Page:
Journal of Comparative Physiology A

, Volume 189, Issue 8, pp 609–616 | Cite as

Intraspecific variation in retinal cone distribution in the bluefin killifish, Lucania goodei

  • R. C. Fuller
  • L. J. Fleishman
  • M. Leal
  • J. Travis
  • E. Loew
Original Paper

Abstract

Studies of visual ecology have typically focused on differences among species while paying less attention to variation among populations and/or individuals. Here, we show that the relative abundance of UV, violet, yellow, and red cones varies between two populations of bluefin killifish, Lucania goodei. Animals from a spring population (high-transmission UV/blue light) have a higher frequency of UV and violet cones and a lower frequency of yellow and red cones than animals from a swamp population (low-transmission UV/blue light). Visual sensitivity does not vary significantly between the populations, but spring animals tend to be more sensitive in the UV/blue wavelengths (360–440 nm) and less sensitive in longer wavelengths (560–600 nm) than swamp animals. The results have two important implications. First, the tight conservation of functional regions of opsin genes across taxa does not imply that visual systems are constrained in their evolution; differential sensitivity can arise through differential expression of cone classes within the retina. Second, intraspecific visual signals in this species may evolve to maximize contrast between the signaler and the background (as opposed to brightness); males with blue anal fins are most abundant in swamp habitats where animals express fewer UV and violet cones.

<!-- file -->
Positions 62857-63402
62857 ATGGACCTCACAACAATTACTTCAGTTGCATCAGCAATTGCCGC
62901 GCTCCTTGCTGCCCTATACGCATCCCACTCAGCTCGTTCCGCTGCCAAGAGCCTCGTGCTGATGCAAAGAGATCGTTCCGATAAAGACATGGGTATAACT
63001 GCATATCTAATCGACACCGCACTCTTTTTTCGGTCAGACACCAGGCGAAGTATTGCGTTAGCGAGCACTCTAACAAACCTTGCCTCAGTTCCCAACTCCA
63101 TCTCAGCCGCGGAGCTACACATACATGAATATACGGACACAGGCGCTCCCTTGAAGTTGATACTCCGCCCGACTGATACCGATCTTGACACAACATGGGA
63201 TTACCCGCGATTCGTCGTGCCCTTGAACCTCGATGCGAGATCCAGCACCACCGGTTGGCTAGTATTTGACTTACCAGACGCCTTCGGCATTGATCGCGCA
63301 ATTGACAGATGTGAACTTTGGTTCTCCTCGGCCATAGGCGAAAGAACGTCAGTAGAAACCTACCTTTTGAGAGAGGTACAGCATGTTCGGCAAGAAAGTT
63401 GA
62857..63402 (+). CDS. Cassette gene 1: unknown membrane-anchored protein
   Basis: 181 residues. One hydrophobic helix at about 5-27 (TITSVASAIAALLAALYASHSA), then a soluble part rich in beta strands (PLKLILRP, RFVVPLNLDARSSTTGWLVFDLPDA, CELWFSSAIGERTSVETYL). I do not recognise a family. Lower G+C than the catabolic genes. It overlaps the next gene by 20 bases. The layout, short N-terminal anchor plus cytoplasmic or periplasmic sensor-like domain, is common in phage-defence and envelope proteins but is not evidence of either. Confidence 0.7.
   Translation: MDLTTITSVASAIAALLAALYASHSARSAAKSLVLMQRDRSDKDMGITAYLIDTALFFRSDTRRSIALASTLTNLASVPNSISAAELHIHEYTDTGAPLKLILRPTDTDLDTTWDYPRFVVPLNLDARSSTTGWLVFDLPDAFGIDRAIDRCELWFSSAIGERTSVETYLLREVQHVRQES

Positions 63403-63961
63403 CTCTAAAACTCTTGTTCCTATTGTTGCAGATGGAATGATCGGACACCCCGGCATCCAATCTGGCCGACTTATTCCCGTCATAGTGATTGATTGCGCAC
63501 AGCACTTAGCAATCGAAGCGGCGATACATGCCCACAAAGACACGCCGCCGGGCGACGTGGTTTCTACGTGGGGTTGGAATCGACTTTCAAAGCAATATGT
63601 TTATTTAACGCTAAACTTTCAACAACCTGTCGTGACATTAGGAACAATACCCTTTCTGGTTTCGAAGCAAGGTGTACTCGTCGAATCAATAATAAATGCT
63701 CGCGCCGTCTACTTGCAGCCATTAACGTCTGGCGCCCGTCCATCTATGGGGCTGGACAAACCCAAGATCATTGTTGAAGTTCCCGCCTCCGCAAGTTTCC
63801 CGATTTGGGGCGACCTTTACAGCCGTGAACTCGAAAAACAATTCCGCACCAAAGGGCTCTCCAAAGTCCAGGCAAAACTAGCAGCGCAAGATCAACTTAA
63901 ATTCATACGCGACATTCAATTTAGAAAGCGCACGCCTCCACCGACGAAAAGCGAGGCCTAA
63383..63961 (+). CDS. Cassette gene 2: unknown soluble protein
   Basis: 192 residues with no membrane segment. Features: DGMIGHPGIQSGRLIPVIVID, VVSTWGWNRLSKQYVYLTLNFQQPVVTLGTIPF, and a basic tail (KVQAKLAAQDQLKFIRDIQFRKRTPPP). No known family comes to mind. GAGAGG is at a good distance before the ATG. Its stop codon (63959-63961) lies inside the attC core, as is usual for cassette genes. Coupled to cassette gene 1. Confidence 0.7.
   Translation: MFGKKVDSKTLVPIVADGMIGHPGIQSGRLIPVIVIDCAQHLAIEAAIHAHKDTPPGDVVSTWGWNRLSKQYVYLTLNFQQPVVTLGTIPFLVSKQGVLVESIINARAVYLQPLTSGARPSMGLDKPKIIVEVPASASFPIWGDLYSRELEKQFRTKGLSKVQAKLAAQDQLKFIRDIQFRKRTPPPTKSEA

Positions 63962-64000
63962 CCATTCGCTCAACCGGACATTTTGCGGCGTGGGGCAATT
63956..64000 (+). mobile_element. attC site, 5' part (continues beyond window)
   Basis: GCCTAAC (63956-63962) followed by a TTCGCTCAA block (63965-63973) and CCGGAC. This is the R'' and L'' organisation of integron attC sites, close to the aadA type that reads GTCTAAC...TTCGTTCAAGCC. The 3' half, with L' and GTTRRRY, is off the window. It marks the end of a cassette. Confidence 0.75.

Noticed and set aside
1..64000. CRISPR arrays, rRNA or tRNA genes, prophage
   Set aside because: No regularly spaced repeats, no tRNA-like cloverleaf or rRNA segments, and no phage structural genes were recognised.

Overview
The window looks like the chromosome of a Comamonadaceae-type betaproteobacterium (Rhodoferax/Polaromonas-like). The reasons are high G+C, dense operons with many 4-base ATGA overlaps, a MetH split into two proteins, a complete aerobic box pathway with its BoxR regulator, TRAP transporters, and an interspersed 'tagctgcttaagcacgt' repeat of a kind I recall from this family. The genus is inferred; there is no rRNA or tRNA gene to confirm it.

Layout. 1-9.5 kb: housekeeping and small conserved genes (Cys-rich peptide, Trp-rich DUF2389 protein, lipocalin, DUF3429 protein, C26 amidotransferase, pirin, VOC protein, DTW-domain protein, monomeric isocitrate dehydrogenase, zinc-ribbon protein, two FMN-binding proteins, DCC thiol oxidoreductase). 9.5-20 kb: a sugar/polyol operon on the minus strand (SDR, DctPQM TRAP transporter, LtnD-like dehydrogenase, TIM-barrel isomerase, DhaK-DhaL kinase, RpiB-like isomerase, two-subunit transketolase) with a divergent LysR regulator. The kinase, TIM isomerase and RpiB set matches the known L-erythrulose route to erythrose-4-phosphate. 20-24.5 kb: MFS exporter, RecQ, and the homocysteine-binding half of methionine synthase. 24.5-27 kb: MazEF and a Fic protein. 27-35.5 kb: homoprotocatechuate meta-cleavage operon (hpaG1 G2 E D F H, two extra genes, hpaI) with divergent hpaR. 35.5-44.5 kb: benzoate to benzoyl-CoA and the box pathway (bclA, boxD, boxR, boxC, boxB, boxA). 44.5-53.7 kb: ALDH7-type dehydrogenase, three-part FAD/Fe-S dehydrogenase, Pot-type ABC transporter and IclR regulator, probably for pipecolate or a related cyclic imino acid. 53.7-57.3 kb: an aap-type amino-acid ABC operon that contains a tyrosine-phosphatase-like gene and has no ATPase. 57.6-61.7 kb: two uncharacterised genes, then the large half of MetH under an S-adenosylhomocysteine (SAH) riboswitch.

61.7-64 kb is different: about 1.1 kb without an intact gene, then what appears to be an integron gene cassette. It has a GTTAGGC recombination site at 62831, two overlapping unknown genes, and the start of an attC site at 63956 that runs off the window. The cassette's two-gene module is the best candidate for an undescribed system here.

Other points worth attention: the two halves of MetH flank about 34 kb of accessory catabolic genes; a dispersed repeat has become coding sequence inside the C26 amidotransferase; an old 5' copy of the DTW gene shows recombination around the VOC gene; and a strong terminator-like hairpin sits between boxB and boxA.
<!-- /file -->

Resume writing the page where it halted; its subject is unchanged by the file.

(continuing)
Keywords

Fundulidae Microspectrophotometry Sensory drive Ultraviolet vision Visual ecology 

Supplementary material

Table S1 Average wavelength at maximum absorbance (λmax) for each individual for each cone class (UV, violet, blue, yellow or red) for each template (A1 versus A2)

supp.pdf (58 kb)
(PDF 59 KB)

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Copyright information

© Springer-Verlag 2003

Authors and Affiliations

  • R. C. Fuller
    • 1
  • L. J. Fleishman
    • 2
  • M. Leal
    • 2
  • J. Travis
    • 1
  • E. Loew
    • 3
  1. 1.Department of Biological ScienceFlorida State UniversityTallahasseeUSA
  2. 2.Department of Biological SciencesUnion CollegeSchenectadyUSA
  3. 3.Department of Biomedical SciencesCornell UniversityIthacaUSA

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